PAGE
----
What are the rules for the Utah Jazz and the other 29 teams for the upcoming In-Season Tournament?
The upcoming in-season tournament is the first of its kind in the history of the NBA. It will see teams play one another across the first month of the season or so, with the winner receiving modest returns for the effort given. It’s a divisive topic that has many NBA fans wondering what the point is, and questioning Adam Silver’s leadership.
The in-season tournament isn’t going away any time soon, and we won’t know if it works as a reason to tune into regular season games, as the NBA is hoping for. But we do know how the rules for the tournament are going to work.
So let’s get into them.
How will the tournament work?
The tournament will last roughly a month, starting on Nov. 3 and ending on Dec. 9, and only games on Tuesdays and Fridays are going to count towards the tournament. The rest of the games will be normal regular-season games. But every tournament game will not only affect the tournament but will count against the regular season schedules.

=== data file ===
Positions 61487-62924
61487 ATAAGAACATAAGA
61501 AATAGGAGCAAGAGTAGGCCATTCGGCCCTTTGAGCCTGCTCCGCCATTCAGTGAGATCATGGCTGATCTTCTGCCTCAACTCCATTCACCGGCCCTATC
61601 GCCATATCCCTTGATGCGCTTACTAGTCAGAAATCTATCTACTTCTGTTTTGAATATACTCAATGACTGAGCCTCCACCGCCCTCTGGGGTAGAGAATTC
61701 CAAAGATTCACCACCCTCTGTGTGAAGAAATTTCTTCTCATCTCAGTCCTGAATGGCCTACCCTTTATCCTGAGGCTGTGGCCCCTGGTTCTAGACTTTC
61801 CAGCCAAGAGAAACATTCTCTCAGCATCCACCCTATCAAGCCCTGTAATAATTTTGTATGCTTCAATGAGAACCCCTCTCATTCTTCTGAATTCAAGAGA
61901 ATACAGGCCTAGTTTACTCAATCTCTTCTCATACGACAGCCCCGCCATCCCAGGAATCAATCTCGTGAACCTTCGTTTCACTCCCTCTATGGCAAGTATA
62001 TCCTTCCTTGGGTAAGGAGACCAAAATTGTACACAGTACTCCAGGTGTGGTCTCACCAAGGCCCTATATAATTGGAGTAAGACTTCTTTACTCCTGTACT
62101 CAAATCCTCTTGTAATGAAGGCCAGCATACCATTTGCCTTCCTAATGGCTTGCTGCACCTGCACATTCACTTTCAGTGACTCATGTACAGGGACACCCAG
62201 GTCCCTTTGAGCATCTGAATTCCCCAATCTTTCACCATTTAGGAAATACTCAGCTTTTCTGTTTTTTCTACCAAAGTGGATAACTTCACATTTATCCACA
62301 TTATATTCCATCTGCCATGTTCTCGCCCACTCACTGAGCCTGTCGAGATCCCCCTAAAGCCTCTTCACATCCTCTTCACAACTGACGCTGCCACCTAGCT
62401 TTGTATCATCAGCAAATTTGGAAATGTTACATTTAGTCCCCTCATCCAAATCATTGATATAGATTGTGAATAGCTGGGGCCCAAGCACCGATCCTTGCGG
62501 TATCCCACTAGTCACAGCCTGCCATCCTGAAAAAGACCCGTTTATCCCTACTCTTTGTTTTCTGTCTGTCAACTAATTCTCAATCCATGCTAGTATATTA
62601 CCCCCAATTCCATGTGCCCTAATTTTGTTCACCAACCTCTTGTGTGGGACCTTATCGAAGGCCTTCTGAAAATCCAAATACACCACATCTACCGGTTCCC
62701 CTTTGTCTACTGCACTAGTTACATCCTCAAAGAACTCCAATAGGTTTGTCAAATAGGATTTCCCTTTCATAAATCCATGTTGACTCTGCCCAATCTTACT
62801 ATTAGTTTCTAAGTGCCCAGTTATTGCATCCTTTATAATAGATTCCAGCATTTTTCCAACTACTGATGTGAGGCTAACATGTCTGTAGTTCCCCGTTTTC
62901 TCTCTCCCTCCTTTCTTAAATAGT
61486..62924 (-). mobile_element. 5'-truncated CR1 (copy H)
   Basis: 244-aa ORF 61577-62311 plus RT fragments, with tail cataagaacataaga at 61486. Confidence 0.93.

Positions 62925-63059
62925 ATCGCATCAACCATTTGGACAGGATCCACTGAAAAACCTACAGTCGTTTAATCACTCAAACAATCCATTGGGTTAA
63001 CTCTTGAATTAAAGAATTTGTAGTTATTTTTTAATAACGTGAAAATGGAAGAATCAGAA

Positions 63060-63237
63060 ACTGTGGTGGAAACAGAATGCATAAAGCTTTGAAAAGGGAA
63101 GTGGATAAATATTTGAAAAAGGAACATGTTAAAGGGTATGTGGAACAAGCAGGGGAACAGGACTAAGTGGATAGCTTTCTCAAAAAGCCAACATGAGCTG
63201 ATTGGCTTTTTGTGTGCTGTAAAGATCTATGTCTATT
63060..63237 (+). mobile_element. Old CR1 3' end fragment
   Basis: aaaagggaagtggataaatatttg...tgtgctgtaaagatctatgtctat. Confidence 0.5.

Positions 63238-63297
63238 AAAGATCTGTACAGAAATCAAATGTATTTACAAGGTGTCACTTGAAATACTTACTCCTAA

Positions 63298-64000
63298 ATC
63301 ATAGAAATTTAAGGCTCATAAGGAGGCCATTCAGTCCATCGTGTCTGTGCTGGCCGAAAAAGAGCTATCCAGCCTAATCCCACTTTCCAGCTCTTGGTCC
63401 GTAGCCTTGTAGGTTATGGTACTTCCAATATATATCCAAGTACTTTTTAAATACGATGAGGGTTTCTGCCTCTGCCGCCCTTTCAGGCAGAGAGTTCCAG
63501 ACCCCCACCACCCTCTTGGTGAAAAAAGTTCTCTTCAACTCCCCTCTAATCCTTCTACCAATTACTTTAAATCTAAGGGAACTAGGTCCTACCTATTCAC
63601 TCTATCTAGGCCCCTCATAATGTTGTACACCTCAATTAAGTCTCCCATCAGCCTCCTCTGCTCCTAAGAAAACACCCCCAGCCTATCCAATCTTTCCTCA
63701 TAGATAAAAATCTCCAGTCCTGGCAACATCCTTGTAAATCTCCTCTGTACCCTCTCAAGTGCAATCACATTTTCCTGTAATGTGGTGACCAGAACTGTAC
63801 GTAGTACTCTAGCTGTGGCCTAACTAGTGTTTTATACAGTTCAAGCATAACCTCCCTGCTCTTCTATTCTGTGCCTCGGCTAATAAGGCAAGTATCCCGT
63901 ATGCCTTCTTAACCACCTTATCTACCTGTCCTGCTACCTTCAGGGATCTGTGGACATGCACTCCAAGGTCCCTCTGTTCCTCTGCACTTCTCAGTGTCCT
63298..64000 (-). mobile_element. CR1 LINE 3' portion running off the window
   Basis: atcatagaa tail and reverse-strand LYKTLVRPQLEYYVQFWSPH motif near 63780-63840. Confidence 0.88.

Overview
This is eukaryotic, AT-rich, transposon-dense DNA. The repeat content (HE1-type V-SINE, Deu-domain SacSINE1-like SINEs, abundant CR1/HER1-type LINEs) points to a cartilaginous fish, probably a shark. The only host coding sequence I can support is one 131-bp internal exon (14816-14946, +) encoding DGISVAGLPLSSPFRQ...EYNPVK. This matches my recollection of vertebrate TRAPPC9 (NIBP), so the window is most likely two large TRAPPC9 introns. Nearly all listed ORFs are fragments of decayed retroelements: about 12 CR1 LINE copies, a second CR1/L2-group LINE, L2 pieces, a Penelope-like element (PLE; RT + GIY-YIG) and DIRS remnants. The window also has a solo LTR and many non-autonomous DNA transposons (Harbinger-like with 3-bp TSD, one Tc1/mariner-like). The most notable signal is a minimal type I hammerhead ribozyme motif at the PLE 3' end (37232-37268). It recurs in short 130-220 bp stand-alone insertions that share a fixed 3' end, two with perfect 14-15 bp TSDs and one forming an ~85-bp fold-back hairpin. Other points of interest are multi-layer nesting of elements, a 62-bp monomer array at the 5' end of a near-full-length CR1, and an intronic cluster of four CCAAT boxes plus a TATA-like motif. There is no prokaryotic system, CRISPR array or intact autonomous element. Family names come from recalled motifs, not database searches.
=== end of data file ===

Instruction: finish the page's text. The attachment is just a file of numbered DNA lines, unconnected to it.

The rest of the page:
The 30 teams are going to be divided into six groups of five, with each team playing four games in the first stage of the competition.
Eight teams will advance to the knockout round, a single-loss elimination tournament that plays out similarly to the NCCA March Madness tournament. Teams that didn’t qualify for the knockout round, will play one another while the tournament wraps up, and those games for the 22-non-knockout teams will count towards their regular season record.
After the first round, the four remaining teams will head to Las Vegas to play at the T-Mobile arena to determine the winner of the tournament. The four teams that lost in the opening round of the knockout portion will face one another, with the results affecting their regular season schedule.
The eight teams will come from the six teams with the best Group Play record, and then the top two performing second-place teams. If (and when) there’s a tie-breaker with regard to records, the league will compare head-to-head records, point differential, total points scored, and their regular season record.